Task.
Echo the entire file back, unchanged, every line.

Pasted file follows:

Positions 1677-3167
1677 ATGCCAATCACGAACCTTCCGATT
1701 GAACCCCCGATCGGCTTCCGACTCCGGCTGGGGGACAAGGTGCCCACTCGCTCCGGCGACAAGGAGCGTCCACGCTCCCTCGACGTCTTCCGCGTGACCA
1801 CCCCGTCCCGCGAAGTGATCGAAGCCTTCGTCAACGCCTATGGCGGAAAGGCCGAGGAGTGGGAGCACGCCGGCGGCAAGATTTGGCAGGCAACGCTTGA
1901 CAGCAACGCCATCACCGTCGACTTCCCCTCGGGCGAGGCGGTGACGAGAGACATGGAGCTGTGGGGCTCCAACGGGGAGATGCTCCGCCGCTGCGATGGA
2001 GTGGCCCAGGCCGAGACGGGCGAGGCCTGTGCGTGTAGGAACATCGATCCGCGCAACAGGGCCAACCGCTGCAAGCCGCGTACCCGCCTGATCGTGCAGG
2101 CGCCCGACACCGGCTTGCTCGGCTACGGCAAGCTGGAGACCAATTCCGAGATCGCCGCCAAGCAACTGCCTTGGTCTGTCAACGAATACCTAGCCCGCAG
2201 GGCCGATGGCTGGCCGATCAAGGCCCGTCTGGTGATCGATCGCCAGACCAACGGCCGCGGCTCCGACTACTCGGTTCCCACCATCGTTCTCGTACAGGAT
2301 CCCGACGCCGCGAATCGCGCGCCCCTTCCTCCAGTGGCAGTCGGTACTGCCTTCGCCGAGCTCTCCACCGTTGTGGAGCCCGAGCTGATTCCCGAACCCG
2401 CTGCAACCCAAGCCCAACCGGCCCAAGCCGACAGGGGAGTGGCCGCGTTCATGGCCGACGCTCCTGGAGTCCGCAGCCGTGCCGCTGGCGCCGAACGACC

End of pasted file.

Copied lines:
Positions 1677-3167
1677 ATGCCAATCACGAACCTTCCGATT
1701 GAACCCCCGATCGGCTTCCGACTCCGGCTGGGGGACAAGGTGCCCACTCGCTCCGGCGACAAGGAGCGTCCACGCTCCCTCGACGTCTTCCGCGTGACCA
1801 CCCCGTCCCGCGAAGTGATCGAAGCCTTCGTCAACGCCTATGGCGGAAAGGCCGAGGAGTGGGAGCACGCCGGCGGCAAGATTTGGCAGGCAACGCTTGA
1901 CAGCAACGCCATCACCGTCGACTTCCCCTCGGGCGAGGCGGTGACGAGAGACATGGAGCTGTGGGGCTCCAACGGGGAGATGCTCCGCCGCTGCGATGGA
2001 GTGGCCCAGGCCGAGACGGGCGAGGCCTGTGCGTGTAGGAACATCGATCCGCGCAACAGGGCCAACCGCTGCAAGCCGCGTACCCGCCTGATCGTGCAGG
2101 CGCCCGACACCGGCTTGCTCGGCTACGGCAAGCTGGAGACCAATTCCGAGATCGCCGCCAAGCAACTGCCTTGGTCTGTCAACGAATACCTAGCCCGCAG
2201 GGCCGATGGCTGGCCGATCAAGGCCCGTCTGGTGATCGATCGCCAGACCAACGGCCGCGGCTCCGACTACTCGGTTCCCACCATCGTTCTCGTACAGGAT
2301 CCCGACGCCGCGAATCGCGCGCCCCTTCCTCCAGTGGCAGTCGGTACTGCCTTCGCCGAGCTCTCCACCGTTGTGGAGCCCGAGCTGATTCCCGAACCCG
2401 CTGCAACCCAAGCCCAACCGGCCCAAGCCGACAGGGGAGTGGCCGCGTTCATGGCCGACGCTCCTGGAGTCCGCAGCCGTGCCGCTGGCGCCGAACGACC